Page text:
An Introduction to Sales Taxes for Authors

Many authors know about the obligation to pay personal taxes (if you don’t, you’ve been under a rock for far too long), but confusion often reigns when it comes to sales tax issues.

Today, let’s take a look at when authors might (and might not) have to collect and pay sales tax on book sales.

Sales Taxes (and Rules) Vary by State and Jurisdiction

Unfortunately, there is no “one-size-fits-all” rule about sales taxes (except that you’ll have to pay penalties if you don’t collect and remit them when due). Each individual who sells products (including books) is responsible for knowing and obeying applicable tax laws.

BEFORE you sell books in any jurisdiction, make sure you investigate and understand the sales (and other) tax laws that apply to you. Remember: the overview in this article will not excuse your failure to collect and remit any taxes owed on sales you make–you must investigate and understand your obligations before you make the sales–and comply with them afterward.

Third Party Vendors (Like Amazon and Bookstores) Collect and Pay the Sales Tax on Sales They Make.

When your books are sold through third party vendors like Amazon, local booksellers, or event hosts (for example, a conference bookstore), the vendor normally handles collection and remittance of sales taxes due on the sales. This means if your books are sold by third-party vendors, normally you (the author) don’t have to deal with sales tax issues.

Many authors address the sales tax issue by only selling work through third parties who handle the sales taxes. That’s a fair choice, and saves the author the burden of researching and complying with sales tax rules in the different jurisdictions where books are sold. However, for many authors (including author-publishers) selling through third parties isn’t always a viable option.

Before selling books in a jurisdiction (location), contact the local taxing board or authority and learn these important facts:

1. Whether taxes are due on the type of sales the author intends to make. (For example, tax may not be due unless your sales exceed a certain amount.)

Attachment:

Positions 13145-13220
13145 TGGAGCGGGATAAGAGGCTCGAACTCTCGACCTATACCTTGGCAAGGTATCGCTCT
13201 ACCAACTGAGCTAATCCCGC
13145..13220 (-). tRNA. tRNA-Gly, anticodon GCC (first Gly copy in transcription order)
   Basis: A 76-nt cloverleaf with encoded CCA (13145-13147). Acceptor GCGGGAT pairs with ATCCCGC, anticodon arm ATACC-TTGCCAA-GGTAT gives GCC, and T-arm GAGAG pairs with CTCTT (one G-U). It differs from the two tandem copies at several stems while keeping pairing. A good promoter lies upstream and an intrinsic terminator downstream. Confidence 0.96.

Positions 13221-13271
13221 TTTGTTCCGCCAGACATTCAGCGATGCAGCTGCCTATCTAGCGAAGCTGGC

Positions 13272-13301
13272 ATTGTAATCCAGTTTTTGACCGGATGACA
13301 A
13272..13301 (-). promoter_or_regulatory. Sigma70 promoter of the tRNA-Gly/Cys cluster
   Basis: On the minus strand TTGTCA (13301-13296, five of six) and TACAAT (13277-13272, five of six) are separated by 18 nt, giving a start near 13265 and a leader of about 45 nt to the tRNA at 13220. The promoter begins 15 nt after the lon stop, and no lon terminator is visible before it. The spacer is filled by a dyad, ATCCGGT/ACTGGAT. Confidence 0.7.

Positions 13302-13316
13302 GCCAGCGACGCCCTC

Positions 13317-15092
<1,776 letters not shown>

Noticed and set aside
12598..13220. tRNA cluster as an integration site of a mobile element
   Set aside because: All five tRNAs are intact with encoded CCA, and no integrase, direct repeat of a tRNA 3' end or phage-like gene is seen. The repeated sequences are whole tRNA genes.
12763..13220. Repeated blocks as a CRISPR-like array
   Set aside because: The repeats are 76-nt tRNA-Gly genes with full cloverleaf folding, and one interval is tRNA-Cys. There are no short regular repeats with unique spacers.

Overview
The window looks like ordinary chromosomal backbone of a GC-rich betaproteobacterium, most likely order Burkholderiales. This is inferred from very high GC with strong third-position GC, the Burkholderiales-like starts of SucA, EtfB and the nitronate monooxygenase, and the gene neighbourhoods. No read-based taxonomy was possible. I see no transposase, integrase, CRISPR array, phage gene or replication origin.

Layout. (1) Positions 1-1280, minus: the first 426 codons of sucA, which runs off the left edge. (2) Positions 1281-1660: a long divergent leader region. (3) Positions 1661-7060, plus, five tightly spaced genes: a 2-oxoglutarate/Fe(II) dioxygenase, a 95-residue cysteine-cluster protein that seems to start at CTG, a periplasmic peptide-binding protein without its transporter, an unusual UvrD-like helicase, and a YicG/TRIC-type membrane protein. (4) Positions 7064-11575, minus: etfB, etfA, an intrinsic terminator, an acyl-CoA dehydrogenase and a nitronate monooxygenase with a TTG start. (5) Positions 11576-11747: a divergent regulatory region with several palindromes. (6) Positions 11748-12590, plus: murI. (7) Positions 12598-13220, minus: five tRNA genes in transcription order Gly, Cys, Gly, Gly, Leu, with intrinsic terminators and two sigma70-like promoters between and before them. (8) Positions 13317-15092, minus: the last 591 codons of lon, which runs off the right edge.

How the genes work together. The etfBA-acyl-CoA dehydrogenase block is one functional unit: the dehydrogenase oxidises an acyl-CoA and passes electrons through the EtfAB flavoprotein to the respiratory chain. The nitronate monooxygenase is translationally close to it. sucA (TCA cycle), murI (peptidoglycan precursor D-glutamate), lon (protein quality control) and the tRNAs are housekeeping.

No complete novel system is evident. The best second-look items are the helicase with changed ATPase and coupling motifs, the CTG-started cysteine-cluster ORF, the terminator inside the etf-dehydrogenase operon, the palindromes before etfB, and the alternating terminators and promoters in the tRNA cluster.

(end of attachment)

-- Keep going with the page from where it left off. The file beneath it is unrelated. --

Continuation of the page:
2. How much tax to collect. (Usually, this is a percentage of the sales price.)

3. How long does the seller have to remit (send in) the taxes after the sales are made. (Penalties often accrue if sales tax payments are remitted late, so pay attention to the deadlines.)

4. Where should the payment be sent, and in what form. (Many taxing authorities now accept payments online, via the Internet, which simplifies the process substantially.)

5. Do the circumstances of your sales (or planned sales) require you to register for a sales license in the territory? (Authors who regularly sell their own books in their home territories, or who sell a lot of books in any single territory, might need a sales license – call the taxing board and ask.) 

Without knowing the answers to these questions, it’s easy to make mistakes and difficult to collect and pay the tax you owe. 

Remember: sales tax isn’t “automatically” charged on sales of your books. If you’re the seller, you need to know the law, collect the appropriate sales taxes, and remit (send) them to the proper authorities in a timely manner.

This article does not address all sales tax-related issues authors may face. Consult an attorney or accountant, as well as the taxing authorities in territories where you sell books, to ensure you know your rights and obligations.